We returned to Seoul to ring in the New Year around 10pm and got here safe and sound just in time to be atthe bar by midnight. Phew. That was a close call.

Side notes/life reminders:
-boss (will probably never know her real name, that is what she is and forever will be known as to me) paid us 6 days late in December and returned 5 days after Christmas break was over for the rest of us. My smart coworkers put it together before she returned, plastic surgery. And indeed she returned, new face, new nose, botox, lips, the whole 9. Classic Korean move.


One of my lovely elementary students. She is the brightest I have. And even got a name change, Kaylee. Love her still.

-my friend Geoff comes tonight for about a month or so. Who knows. But I am very off the walls excited to have a familiar face around. It is going to be so surreal to meet him later and have him stay with me!
-This is coldest winter in a long time Korea has witnessed. Today was a mild 12 on my way to work this morning and will go up to 28 today. Lucky me.


Wasn’t joking about that… This was forecast for the week I returned from the Philippines. Yes this is Fahrenheit. Woot.

-Jen, Jenna and I will be living together come mid-feb and we are currently house hunting. It is quite complicated/backwards like most things in Korea, and we are told to only return to the Realtors two weeks before we want to move in and find a place. Go figure. Since our new school will pay for everyyyythinngggg It is not much worry for us, except to find our ideal dream home.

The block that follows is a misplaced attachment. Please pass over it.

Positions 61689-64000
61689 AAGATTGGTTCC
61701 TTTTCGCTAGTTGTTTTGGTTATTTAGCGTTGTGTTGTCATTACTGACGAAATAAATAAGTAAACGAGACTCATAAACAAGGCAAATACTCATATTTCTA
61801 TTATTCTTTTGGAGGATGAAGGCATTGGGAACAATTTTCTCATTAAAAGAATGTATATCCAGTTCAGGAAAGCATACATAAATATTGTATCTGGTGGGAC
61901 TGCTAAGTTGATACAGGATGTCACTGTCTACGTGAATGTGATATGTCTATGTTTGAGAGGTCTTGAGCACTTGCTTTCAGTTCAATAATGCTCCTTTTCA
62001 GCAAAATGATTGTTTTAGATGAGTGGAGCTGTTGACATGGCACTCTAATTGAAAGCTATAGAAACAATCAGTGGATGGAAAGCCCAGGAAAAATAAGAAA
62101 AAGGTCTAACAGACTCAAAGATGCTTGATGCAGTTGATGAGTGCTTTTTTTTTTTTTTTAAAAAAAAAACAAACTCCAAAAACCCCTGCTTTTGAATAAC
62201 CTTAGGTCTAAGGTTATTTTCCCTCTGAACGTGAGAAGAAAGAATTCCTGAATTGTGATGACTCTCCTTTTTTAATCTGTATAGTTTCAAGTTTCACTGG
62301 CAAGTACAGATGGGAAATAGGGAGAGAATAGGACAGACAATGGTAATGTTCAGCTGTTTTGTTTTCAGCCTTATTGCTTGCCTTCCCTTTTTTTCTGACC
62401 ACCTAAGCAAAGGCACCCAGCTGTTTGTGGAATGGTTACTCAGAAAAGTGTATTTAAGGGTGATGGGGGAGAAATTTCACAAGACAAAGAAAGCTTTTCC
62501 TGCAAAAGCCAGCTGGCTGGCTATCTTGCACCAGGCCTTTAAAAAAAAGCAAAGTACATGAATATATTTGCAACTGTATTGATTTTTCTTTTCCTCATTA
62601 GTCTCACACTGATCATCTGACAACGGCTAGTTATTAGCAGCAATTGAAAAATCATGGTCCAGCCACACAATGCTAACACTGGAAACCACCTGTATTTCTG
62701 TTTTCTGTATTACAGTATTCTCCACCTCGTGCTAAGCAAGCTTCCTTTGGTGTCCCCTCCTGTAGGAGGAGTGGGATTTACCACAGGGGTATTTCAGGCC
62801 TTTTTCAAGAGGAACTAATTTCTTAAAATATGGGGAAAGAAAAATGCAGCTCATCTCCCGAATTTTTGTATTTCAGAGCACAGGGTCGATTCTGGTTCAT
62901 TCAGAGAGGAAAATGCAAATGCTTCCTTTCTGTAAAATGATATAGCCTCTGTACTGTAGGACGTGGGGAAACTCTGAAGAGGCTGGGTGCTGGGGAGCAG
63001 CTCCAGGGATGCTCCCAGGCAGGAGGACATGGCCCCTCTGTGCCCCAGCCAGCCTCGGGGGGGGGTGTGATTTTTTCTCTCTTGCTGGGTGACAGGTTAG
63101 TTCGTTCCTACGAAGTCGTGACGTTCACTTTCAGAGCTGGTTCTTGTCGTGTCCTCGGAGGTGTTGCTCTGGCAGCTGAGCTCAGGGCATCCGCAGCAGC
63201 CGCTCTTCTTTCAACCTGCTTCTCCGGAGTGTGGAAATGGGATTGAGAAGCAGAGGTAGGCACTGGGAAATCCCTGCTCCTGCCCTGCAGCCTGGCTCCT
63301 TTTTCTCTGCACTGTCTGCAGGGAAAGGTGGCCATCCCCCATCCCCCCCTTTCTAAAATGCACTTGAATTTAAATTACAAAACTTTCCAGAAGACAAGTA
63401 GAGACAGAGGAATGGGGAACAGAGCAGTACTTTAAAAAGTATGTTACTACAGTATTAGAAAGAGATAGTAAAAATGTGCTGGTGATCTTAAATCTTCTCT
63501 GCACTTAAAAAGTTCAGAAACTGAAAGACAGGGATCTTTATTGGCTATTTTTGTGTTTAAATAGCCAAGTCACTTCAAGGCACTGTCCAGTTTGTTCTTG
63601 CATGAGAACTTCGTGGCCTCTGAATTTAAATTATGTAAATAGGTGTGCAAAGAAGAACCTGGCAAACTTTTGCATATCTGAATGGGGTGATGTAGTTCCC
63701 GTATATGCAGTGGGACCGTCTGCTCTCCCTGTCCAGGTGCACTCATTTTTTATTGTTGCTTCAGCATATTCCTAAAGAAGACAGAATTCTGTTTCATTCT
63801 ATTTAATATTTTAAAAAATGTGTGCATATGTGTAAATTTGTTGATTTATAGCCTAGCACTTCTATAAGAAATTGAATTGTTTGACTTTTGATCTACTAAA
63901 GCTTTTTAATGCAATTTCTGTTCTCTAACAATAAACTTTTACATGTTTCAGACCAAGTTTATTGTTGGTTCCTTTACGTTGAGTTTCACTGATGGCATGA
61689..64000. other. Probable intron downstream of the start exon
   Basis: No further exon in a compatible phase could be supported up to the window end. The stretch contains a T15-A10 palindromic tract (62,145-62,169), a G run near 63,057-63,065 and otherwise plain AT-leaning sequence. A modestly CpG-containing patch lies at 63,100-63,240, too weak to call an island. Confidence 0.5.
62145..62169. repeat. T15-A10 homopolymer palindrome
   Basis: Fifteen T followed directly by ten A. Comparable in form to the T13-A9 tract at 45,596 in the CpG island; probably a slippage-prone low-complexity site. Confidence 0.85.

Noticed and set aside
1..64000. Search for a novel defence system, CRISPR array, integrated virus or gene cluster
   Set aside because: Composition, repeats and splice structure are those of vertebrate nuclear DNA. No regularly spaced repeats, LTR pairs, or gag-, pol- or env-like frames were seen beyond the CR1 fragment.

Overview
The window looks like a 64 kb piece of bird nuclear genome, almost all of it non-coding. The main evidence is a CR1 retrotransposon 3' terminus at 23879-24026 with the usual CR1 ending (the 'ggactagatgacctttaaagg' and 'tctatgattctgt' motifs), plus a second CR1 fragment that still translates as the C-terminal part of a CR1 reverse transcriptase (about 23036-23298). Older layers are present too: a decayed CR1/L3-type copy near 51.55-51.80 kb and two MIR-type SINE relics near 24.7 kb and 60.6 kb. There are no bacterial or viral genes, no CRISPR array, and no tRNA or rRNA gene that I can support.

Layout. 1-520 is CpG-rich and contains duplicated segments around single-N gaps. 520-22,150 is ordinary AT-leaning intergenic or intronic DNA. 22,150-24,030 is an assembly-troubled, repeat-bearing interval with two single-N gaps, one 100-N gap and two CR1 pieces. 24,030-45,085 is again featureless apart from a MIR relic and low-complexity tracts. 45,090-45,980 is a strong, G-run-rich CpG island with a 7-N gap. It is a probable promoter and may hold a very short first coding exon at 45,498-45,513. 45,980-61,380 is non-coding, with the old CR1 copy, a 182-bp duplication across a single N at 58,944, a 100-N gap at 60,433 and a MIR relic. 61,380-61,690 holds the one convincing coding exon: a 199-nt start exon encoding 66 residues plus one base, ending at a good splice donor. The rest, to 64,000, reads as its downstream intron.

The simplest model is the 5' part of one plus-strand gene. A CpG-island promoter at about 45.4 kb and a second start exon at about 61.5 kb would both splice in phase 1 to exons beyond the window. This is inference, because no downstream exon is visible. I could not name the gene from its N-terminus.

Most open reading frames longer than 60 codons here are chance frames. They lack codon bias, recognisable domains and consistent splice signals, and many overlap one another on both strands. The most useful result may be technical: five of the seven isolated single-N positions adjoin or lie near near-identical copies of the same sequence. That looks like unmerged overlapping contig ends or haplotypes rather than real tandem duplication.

Signing off for now, I will try and make it my new years resolution to write again.

As I posted last March on my very first post in this blog:

“You’re on your own. and you know what you know. and you are the one who’ll decide where to go…” Dr. Seuss.


Philadelphia Cream Cheese ad in Costco. Represent!


Goodnight from the 5 year old Mond class. I told them to go to sleep. They listened. First time for everything.


Then I turned into an art teacher

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Prior to Christmas season, I started crafting during Halloween. It became a bit of a hobby of mine, to fine new crafts and stuff during my free time at work, thanks to pinterest!  These are just a few of my creations. I should update the rest soon…